On October 16, the US Fish and Wildlife Service (USFWS) announced its plan to remove 21 species from the list covered by the Endangered Species Act (ESA) due to their extinction. This includes 10 birds, 8 mussels, two fish, and one mammal. The action signals the dire situation biodiversity is facing, both in the US and around the globe.
“The threat of extinction is becoming a reality for a growing number of imperiled species,” stated Danielle Kessler, IFAW’s US Director, “and this serves as a grim and urgent reminder that robust support for our nation’s bedrock wildlife protection laws remains critical.”
Based on reviews of the data available on these species, USFWS determined that they are extinct and therefore should be removed from the list of species protected under the ESA. Some of these species have sadly not been sighted in the wild since the 1960s.
The confirmed extinction of these animals highlights the need to prioritize urgent conservation action, especially in the face of climate change and habitat loss, disease, and invasive species—threats exacerbated by human activities and intrusion into nature.
What are the 21 delisted species?
Among the 21 species delisted from the ESA, one was a mammal—the little Mariana fruit bat. This bat was native to Guam and the Mariana Islands, and it was originally given protection under the ESA in 1984, making hunting of the bat illegal. Poaching continued to pose a threat, in addition to introduced species, volcanic eruptions, and the increasing severity and frequency of typhoons. There have been no confirmed sightings of the little Mariana fruit bat since 1968.
The Bridled white-eye, one of the 10 bird species, was also native to Guam. A small green passerine, this bird was first protected under the ESA in 1984, but there have been no confirmed sightings since 1983. Another now-extinct bird, the only one native to the continental US, is Bachman’s warbler. Formerly a resident of the US Southeast, the drainage of swamplands and other human activities have destroyed its habitat.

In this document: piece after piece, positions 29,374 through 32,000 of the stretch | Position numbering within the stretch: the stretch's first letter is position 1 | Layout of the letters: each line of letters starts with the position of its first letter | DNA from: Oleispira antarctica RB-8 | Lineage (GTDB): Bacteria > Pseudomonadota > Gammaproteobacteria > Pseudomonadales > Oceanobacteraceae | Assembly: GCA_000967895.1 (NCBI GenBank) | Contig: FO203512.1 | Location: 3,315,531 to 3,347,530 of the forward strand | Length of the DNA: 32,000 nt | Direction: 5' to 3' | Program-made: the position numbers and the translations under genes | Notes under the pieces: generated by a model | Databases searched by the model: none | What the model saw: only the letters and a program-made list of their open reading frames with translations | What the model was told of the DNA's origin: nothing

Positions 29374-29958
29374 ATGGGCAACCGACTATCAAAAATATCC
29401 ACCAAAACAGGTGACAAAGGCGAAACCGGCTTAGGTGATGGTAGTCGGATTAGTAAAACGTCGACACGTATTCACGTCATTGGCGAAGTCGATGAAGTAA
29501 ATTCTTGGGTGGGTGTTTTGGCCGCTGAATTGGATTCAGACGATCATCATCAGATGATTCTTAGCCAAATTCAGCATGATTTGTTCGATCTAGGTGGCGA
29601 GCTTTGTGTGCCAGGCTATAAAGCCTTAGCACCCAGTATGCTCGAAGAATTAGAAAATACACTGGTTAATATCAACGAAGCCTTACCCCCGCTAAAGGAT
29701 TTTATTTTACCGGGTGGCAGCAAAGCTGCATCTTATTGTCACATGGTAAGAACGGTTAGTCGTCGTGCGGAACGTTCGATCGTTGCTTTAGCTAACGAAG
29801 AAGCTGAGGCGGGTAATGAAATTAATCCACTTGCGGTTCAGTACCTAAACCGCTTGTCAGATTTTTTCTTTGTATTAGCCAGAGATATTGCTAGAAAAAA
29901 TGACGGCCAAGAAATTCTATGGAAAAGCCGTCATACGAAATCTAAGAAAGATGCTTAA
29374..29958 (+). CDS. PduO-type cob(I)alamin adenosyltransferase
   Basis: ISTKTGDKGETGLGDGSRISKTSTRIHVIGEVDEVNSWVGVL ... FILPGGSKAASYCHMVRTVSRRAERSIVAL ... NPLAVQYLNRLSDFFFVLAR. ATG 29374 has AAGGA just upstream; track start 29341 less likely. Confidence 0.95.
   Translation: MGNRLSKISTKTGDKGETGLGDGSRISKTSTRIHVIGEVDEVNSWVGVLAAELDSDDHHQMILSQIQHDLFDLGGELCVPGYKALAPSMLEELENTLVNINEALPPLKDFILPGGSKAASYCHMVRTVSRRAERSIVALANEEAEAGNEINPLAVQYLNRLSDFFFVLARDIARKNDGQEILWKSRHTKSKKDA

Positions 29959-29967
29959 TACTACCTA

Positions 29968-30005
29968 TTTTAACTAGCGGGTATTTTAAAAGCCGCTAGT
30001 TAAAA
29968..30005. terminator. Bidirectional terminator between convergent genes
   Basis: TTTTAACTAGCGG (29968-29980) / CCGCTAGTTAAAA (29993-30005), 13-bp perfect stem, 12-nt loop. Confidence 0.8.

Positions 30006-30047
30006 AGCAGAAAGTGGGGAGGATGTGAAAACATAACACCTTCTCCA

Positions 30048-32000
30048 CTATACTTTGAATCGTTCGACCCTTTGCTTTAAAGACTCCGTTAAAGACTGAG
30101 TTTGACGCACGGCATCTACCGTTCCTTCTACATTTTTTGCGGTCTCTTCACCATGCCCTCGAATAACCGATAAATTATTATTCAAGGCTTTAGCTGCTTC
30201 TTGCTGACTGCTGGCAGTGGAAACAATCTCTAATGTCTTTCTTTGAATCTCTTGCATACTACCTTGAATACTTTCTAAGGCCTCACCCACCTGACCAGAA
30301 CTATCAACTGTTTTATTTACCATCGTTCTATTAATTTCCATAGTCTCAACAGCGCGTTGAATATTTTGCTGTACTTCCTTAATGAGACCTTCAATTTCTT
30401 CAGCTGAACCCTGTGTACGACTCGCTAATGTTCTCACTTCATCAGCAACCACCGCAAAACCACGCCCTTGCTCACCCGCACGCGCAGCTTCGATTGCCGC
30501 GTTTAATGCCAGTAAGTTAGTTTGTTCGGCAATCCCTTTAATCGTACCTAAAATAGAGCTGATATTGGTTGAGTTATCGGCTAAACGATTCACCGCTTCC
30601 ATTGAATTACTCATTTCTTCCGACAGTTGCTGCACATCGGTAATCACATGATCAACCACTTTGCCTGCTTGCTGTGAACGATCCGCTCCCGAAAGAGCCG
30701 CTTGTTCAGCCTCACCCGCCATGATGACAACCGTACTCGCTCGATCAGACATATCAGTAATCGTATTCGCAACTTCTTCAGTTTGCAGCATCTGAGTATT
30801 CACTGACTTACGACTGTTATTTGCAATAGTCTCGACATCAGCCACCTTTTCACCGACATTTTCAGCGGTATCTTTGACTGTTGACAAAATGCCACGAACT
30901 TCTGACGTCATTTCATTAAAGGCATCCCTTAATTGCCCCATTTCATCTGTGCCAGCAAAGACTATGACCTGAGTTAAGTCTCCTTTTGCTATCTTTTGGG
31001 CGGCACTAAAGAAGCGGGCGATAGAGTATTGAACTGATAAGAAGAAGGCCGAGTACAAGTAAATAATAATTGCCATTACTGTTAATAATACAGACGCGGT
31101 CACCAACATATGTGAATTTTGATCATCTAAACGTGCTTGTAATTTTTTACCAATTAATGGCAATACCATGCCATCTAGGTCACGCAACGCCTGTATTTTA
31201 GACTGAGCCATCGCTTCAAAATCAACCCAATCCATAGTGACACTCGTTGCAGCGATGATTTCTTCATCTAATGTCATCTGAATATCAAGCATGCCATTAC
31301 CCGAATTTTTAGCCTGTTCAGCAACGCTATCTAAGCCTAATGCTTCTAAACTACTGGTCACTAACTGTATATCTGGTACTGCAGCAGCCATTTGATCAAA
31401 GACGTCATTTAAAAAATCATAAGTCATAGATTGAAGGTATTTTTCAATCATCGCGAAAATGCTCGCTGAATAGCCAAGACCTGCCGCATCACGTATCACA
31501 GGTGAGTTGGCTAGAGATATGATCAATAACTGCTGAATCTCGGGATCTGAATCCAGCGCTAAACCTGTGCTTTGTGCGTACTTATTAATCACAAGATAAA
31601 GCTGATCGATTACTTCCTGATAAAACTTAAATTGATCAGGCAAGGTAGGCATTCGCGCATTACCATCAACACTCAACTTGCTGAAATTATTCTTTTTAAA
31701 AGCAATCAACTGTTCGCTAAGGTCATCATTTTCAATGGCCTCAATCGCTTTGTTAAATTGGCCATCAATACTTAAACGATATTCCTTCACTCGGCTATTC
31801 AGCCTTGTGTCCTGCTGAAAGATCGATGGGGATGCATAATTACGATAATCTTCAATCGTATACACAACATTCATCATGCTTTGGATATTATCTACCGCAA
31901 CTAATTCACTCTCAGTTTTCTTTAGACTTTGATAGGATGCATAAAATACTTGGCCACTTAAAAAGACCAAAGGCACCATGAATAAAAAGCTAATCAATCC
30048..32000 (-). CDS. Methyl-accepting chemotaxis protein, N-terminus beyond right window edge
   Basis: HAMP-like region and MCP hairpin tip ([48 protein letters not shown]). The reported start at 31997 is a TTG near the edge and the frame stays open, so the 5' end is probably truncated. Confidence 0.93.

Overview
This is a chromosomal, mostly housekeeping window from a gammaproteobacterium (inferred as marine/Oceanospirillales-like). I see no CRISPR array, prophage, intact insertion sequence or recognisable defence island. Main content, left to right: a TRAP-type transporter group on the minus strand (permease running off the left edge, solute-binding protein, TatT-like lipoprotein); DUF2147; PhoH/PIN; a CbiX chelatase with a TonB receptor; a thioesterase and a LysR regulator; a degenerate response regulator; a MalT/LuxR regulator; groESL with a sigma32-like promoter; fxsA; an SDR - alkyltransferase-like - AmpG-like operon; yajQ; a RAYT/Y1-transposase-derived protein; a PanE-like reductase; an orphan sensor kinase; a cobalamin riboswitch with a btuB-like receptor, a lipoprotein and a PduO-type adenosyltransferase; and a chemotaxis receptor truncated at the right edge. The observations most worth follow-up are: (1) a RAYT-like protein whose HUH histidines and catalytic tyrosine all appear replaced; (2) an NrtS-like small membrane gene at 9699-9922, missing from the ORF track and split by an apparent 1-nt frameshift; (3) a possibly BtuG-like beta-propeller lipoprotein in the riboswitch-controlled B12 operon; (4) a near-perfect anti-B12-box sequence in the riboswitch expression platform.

The other eight bird species were all native to Hawaii. Four were found on the island of Kauai—the Kauai akialoa, Kauai nukupuu, Kauai ʻōʻō, and large Kauai thrush—while three were endemic to Maui: the Maui ākepa, Maui nukupuu, and po‘ouli. Also known as the black-faced honeycreeper, the po‘ouli had confirmed sightings as recently as 2004. The Molokai creeper, native to the island of Molokai, has also been declared extinct. These birds faced a range of threats to their survival, from habitat destruction to introduced species and disease-carrying mosquitoes.
Eight mussel species have been delisted: the flat pigtoe, southern acornshell, stirrupshell, upland combshell, green-blossom pearly mussel, tubercled-blossom pearly mussel, turgid-blossom pearly mussel, and yellow-blossom pearly mussel. All of these mussels were previously found in the US Southeast, ranging from Mississippi and Alabama to Tennessee and Virginia—and in the case of the tubercled-blossom pearly mussel, as far north as Ohio, Michigan, and Illinois.
What’s causing the decline of mussels in the US? According to the US Department of Agriculture (USDA), habitat loss is the number one threat. Dams, dredging, and channelization, as well as silting and contaminants, have likely contributed the most to the extinction of these species.
Of the two delisted fish species, the first is the San Marcos gambusia, which was once found in Texas, in the headwaters of the San Marcos River. The other is the Scioto madtom, which was found in Ohio but hasn’t been spotted since 1957.
What is the Endangered Species Act?
This announcement comes as the ESA turns 50 years old in 2023. Enacted in 1973, the ESA was passed to grant legal protection to endangered species—today, over 1,400 animal species are included. Under the ESA’s protection, notable species like the bald eagle and American alligator have made full recoveries.
According to the USFWS, “The ESA has been highly effective and credited with saving 99% of listed species from extinction and to date, more than 100 species of plants and animals have been delisted based on recovery or reclassified from endangered to threatened based on improved conservation status, and hundreds more species are stable or improving thanks to the collaborative actions of Tribes, federal agencies, state and local governments, conservation organizations and private citizens.”
IFAW recently announced the results of a survey which found that 85% of Americans support the implementation of measures under the Endangered Species Act to prevent extinctions.
Continuing to support this act and other important laws will help protect wildlife and prevent more from becoming extinct. Learn more about IFAW’s policy initiatives and how we work around the world to protect endangered species.
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